OTTAWA — The federal Conservatives are promising to provide more paid time off and an expanded tax credit for adopting parents.
As it stands, parents who adopt children receive 35 weeks of leave through the employment insurance system, compared to an additional 15 weeks of maternity leave for new mothers.
The Tories are promising that a Conservative government would give parents who adopt children under the age of 18 an extra 15 weeks of EI-funded leave to provide a full year off.
The Liberals made a similar pledge last month.
The Conservatives are also promising to increase the value of the adoption expense tax credit to $20,000 and make the credit refundable — meaning families may get money back at tax time.
The tax credit was first introduced by the Paul Martin Liberals in their last budget before being replaced by Stephen Harper's Conservatives, which subsequently expanded eligible expenses under the program in 2013, and the overall value to $15,000 in 2014.
The most recent tax expenditure report from the Finance Department noted that about 1,900 people claimed the credit in 2016, for a cost of roughly $2 million in lost income tax revenue.
The parliamentary budget office, in its costing of the proposal, estimated the impact on federal finances to be "small" — meaning it would be less than $500,000 annually over the next decade even when pegged to increase with inflation figures.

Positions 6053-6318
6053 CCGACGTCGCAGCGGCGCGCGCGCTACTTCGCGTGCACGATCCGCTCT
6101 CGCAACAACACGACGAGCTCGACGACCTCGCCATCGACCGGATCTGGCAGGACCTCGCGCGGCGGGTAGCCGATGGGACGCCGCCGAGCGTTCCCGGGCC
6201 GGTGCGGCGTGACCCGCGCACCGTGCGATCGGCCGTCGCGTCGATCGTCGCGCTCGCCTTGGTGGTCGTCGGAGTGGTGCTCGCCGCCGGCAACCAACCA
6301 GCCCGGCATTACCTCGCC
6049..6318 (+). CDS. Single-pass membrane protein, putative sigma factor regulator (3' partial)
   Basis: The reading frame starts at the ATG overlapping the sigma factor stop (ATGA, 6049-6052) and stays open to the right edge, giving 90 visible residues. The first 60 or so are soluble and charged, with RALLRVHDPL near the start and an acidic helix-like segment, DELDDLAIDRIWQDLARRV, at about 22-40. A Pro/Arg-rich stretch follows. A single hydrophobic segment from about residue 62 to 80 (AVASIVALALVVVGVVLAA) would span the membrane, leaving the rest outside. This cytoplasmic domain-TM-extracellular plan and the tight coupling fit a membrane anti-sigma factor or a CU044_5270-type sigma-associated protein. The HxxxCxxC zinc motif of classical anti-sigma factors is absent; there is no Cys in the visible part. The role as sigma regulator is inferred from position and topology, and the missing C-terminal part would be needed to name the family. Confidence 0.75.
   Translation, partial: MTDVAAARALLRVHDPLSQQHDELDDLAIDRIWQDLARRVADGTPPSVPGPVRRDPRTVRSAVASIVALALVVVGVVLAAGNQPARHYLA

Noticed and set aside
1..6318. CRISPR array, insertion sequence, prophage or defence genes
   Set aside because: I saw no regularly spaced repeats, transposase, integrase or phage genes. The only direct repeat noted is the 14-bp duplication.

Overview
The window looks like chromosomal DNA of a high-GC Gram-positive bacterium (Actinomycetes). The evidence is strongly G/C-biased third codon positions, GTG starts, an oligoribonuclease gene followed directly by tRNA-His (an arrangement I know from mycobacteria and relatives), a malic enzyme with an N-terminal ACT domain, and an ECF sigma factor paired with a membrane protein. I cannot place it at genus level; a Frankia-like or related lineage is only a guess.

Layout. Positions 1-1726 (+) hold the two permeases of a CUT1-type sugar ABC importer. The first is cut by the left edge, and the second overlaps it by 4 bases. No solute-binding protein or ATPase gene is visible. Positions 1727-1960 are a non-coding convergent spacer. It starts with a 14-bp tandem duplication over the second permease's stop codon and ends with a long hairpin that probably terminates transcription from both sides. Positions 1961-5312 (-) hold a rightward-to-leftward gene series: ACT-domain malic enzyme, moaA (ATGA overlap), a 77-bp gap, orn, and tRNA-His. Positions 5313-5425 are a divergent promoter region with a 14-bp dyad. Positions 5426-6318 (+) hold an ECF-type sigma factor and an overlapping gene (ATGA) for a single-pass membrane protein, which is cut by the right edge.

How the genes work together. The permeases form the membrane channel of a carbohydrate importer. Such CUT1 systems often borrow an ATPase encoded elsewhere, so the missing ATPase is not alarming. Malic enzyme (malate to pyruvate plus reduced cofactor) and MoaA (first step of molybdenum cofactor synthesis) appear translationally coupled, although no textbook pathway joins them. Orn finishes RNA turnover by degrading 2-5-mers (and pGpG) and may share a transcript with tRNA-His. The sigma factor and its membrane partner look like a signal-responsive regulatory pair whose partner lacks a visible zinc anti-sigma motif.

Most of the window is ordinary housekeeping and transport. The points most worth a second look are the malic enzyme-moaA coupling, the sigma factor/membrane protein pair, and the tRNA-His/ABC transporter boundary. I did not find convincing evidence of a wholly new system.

The Conservatives say that their tax change will provide a family with up to $3,000 in tax savings in 2020, an increase of about $518 from the $2,482 available today.
The cost for changes to EI would be about $13 million a year, the PBO estimated.
Like the Liberal proposal, premiums paid by employers and employees that fund the EI system on a break-even basis would have to nudge up by less than one cent from current rate projections.
The most recent report from Employment and Social Development Canada on the EI system noted that in the 12-month period ending March 2018, adoptive parents made up less than one per cent of new claims for parental benefits, or roughly 1,500 of the 198,050 new claims from across the country.
This report by the Canadian Press was first published on Oct. 10, 2019.